[Comedy Writing Secrets
- Real work-world examples:
Kadee Acree, Senior Director, Professional Services, shares that “Kronos publishes a weekly a silly cartoon highlighting how customers use our software to solve everyday workforce management and payroll challenges. We recognize humor is a great stress-reliever. “
“My husband used humor a lot in his old company. He’d start their Friday staff meetings with a funny you tube video or movie clip. It wasn’t tied to any particular theme, but more meant to be fun and interactive,” Kadee adds.
“Humor was a great way to drive a lesson home. When I needed to prove to our sales force that our ink was the most water-resistant, I printed up bulls-eyes, each identified with our and computers printers. I armed the sales force with super-soakers and let ‘em at it. It was a mess, but it drove the point home in a fun and unforgettable way – even after they refilled their super-soakers with alcohol and drank in the lesson,” explains Dana Greyson, marketing consultant from a top Fortune company.
Watch Out for these Not-So-Funny Faux Pas
You’re in the winner’s circle if you can make it provocative enough for a good grin, but offend no one. Sound impossible? You’ll be fine if you heed these five workplace humor hints….
- Laughing with is ok, laughing at, generally is not. The exceptions are a common “outsider” enemy, peers laughing privately at antics among the upper echelon,
- Complementary humor is ok, but belittling humor is considered mean-spirited and does more harm than good. ”Humor–deftly employed–is a great way to win friends and influence people. You need to be funny, but not snarky (that’s not good for team building),” cautions author of What the Most Successful People Do at Work Laura Vanderkam.
- Keep it PC (politically correct)… especially avoid humor that targets gender, nationality and culture, sexual preference, disabilities, and, especially these days, politics. Outside work what you consider funny is your business, not your employers. Jokes made on social media might leak into your workplace; use prudence when you post.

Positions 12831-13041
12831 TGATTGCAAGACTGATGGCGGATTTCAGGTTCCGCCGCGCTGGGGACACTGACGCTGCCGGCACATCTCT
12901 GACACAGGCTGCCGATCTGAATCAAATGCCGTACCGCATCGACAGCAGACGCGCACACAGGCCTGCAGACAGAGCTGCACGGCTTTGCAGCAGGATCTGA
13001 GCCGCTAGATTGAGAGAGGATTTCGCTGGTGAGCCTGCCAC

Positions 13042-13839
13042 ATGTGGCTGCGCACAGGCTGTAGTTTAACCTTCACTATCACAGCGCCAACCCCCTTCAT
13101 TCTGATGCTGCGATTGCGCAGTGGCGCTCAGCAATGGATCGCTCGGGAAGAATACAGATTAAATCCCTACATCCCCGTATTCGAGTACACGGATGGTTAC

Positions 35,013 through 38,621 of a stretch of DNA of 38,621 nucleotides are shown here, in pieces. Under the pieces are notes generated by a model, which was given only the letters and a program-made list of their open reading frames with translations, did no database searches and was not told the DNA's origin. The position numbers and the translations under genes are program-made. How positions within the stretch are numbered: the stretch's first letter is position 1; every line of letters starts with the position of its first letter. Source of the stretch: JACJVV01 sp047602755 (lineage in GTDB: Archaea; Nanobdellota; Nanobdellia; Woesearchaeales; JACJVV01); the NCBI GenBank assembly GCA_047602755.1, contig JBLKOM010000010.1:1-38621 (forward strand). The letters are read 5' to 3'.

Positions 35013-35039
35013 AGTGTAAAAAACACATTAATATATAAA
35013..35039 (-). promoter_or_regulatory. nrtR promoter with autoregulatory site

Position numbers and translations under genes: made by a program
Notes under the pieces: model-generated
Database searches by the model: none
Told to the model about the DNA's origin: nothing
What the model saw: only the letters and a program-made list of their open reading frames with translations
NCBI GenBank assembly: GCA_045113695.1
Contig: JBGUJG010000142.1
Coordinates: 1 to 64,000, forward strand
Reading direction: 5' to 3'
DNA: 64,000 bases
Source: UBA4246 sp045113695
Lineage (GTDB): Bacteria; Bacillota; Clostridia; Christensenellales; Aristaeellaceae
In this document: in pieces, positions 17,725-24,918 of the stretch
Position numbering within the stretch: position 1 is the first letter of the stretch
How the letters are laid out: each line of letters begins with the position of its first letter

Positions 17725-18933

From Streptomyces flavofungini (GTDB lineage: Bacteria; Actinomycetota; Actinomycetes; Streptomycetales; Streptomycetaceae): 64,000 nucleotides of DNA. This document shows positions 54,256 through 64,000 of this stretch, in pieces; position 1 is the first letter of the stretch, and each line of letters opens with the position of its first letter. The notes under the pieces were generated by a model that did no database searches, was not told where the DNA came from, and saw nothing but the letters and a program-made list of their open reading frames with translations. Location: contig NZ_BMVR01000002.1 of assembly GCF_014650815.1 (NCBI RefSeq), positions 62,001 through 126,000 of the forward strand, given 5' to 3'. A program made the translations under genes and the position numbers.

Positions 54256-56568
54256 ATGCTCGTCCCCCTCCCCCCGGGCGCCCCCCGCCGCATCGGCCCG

- Multi-cultural? When working with different cultures, find out what’s considered not-so-funny and make sure they’re not joking matters.
- Treat humor like salt… know when to add it, and how much is too much. While self-deprecating humor lightens the workplace and makes its users more approachable, too much self-deprecating humor can undermine credibility. More than three jokes in a row without anyone else chiming is too much.
Seriously — “Funny Business” is Good Business
Now you’re in the know — it’s a proven fact that mood and humor have a direct impact on company profitability, performance, employee engagement, retention, innovation and differentiation. Humor and maintaining a good mood at work may be your secret to success when it comes to landing your next dream job or career advancement.
John Lennon, Beatles superstar, considered happiness his life’s work, and reminisced “My mother always told me happiness was the key to life. When I went to school, they asked me what I wanted to be when I grew up. I wrote down ‘happy.’ They told me I didn’t understand the assignment. I told them they didn’t understand life.” So, get out there and have some fun – on the job!
Could Humor Be Your Key to Success?
Connie is the founder of Dorigan & Associates, an Executive Search and Recruiting firm that provides retained and contingency recruiting services for the Food Processing and Tech Industries. Connie also offers Executive & Leadership Services to high-level executives and Career Services to high-potential individuals on a career fast track. For more information on finding great talent or honing great talent already on the payroll, please visit her website at www.dorigan.com or call 503-635-8565.
© 2017 Connie Dorigan. All rights reserved.
This is a general interest article and does not constitute specific or legal advice.